After Hitting Rock Bottom, Is GNC a Gem?

Source: GNC

After seeing its shares tumble 5.5% on Jun. 13, investors who own pieces of GNC Holdings might be asking themselves if the company is still a good long-term play. However, with shares of the nutritional supplement retailer trading 43% below their 52-week high of $60.98, now might be the greatest time to jump into the fray and buy up the company's stock. This is especially true when you consider that its competitor, Vitamin Shoppe , is trading at such a lofty valuation, even in light of a management shakeup that has left some shareholders scratching their heads.

A CFO means a lot, apparently!
The breaking news that sent GNC's stock down was that its CFO, Michael Nuzzo, had tendered his resignation with the company. Typically, when a CFO resigns, this could signal financial problems at the business in question, but in the case of GNC this is unlikely.

While Nuzzo is resigning in order to work for an unnamed private equity-funded consumer products company, the fact that he's sticking around until at least July 18 suggests that his move came in response to a career opportunity instead of concerns over the validity of GNC's business. If his resignation had been effective immediately, that could signal that something more sinister is at play, but this hasn't been shown to be the case.

Source: GNC

Mr. Market might also be concerned about if the retailer can continue to grow without Nuzzo's presence. Given the fact that GNC's market cap declined by $186 million in response to the news, this is the most likely explanation. However, given the company's strong performance in recent years, it's probable that management will be able to continue on without Nuzzo's oversight.

GNC has been on a tear
The past five years have been particularly good for GNC and its shareholders. Between 2009 and 2013, the company saw its sales climb 54% from $1.7 billion to $2.6 billion. This was due, in part, to the 24% jump in store count the business experienced, with its number of locations in operation rising from 6,917 in 2009 to 8,593 by the end of its 2013 fiscal year, but comparable-store sales growth also played a role in the company's success.

GNC Revenue (Annual) Chart

GNC Revenue (Annual) data by YCharts

Even better was GNC's profitability during this period. While its revenue grew at a pretty nice clip, its net income soared 281% from $69.5 million to $265 million. Some of this improvement came from the retailer's revenue growth, but declining costs also played a big part, particularly in its cost of goods sold and selling, general, and administrative expenses. During this five-year period, GNC saw its cost of goods sold fall from 65.4% of sales to 62.2%, while its selling, general, and administrative expenses declined from 24% of sales to 19.8%.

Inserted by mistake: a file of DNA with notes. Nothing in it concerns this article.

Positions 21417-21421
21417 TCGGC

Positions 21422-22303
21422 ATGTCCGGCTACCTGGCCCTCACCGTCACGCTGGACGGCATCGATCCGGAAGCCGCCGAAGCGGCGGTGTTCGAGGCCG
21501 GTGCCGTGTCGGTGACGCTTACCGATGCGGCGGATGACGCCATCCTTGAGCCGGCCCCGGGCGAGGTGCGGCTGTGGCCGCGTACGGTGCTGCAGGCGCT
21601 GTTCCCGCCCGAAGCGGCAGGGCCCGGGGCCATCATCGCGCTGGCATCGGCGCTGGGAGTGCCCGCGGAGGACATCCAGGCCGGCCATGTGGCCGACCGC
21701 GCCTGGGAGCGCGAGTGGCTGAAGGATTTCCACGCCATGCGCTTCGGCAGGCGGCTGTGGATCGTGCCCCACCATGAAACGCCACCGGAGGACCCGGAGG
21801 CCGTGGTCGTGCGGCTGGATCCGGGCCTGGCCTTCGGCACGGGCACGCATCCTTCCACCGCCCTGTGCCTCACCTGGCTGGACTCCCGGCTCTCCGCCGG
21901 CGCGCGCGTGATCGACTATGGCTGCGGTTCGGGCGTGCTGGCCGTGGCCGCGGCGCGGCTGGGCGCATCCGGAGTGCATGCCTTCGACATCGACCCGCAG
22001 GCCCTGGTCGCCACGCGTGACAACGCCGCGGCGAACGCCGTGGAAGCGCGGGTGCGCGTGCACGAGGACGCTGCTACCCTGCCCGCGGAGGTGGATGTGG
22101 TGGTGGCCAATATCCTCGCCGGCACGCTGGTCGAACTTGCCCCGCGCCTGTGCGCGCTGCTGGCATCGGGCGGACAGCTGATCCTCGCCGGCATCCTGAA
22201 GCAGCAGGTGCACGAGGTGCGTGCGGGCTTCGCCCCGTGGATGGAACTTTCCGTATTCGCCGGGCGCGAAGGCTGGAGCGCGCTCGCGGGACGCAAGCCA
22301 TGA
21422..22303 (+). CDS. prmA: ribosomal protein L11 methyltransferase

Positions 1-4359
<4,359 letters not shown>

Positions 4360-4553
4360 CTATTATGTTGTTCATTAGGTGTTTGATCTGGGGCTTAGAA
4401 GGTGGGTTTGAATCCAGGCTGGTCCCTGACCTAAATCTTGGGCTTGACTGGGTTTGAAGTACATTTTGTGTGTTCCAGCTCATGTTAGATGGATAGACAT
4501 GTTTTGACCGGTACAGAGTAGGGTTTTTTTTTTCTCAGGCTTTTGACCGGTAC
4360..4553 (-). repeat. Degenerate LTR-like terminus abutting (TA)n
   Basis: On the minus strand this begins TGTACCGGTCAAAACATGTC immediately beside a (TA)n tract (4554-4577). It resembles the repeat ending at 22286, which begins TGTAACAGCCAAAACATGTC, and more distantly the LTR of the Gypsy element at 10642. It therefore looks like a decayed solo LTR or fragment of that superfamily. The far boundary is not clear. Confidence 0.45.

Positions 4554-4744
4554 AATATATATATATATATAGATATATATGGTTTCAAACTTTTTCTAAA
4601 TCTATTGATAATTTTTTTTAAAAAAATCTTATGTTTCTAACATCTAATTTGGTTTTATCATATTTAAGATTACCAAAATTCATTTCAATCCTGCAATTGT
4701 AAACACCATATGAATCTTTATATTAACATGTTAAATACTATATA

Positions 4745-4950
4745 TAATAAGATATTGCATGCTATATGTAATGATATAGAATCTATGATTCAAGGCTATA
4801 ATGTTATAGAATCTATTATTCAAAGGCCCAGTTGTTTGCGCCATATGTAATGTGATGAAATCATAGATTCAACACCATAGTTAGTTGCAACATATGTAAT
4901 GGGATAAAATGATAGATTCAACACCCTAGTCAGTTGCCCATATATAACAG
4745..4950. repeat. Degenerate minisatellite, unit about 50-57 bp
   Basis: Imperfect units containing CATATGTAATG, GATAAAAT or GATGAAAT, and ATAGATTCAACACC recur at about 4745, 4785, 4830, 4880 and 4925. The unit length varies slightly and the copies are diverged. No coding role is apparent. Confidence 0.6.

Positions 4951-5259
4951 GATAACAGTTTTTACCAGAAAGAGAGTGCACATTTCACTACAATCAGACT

Vitamin Shoppe has done even better!
In recent years, GNC has demonstrated the ability to grow rapidly. However, its performance has paled in comparison to that of Vitamin Shoppe, one of the company's main competitors. Between 2009 and 2013, Vitamin Shoppe saw its revenue soar 61% from $674.5 million to $1.1 billion. Just like GNC, Vitamin Shoppe saw some improvement in its comparable-store sales, but the biggest contributor to the retailer's growth appears to have been its rise in store count, which jumped 50% from 438 locations to 659.

VSI Revenue (Annual) Chart

VSI Revenue (Annual) data by YCharts

From a profitability perspective, Vitamin Shoppe's numbers outpaced those of GNC even further. During the five-year time-frame covered, Vitamin Shoppe saw its net income skyrocket 424% from $12.7 million to $66.5 million. This resulted, in part, from its rising revenue, but the company's reduced cost structure also helped.

Over this period, management was able to reduce the retailer's cost of goods sold and selling, general, and administrative expenses from 67.8% of sales and 26% of sales to 65.3% and 24.6%, respectively. Also at play was the company's decision to lower its debt, which has resulted in the company's interest expense falling from 2.8% of sales to nearly 0%.

Foolish takeaway
Based on the data provided, it's clear that Mr. Market isn't terribly enthusiastic about Nuzzo's decision to leave. To some extent, this might stem from the fear that something is amiss at the corporation, but the more likely explanation is that investors are worried about GNC's ability to continue its positive trend. While this makes sense, it seems like Mr. Market has overreacted to the news, especially in light of Vitamin Shoppe's stronger returns when pitted against its peer.

The only downside to a stake in Vitamin Shoppe over GNC is that it comes at a pretty hefty cost. Using profit forecasts for each company's current fiscal year, GNC is trading at just 11.4 times earnings. In contrast, Vitamin Shoppe is trading at a much higher, but not necessarily overvalued, 18.3 times earnings. This creates something of a conundrum for the Foolish investor. While Vitamin Shoppe's superior returns point to a company that may have more growth potential, the fact that investors can buy GNC, which is also growing at a nice rate, at a substantial discount might make it the better prospect.

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The article After Hitting Rock Bottom, Is GNC a Gem? originally appeared on

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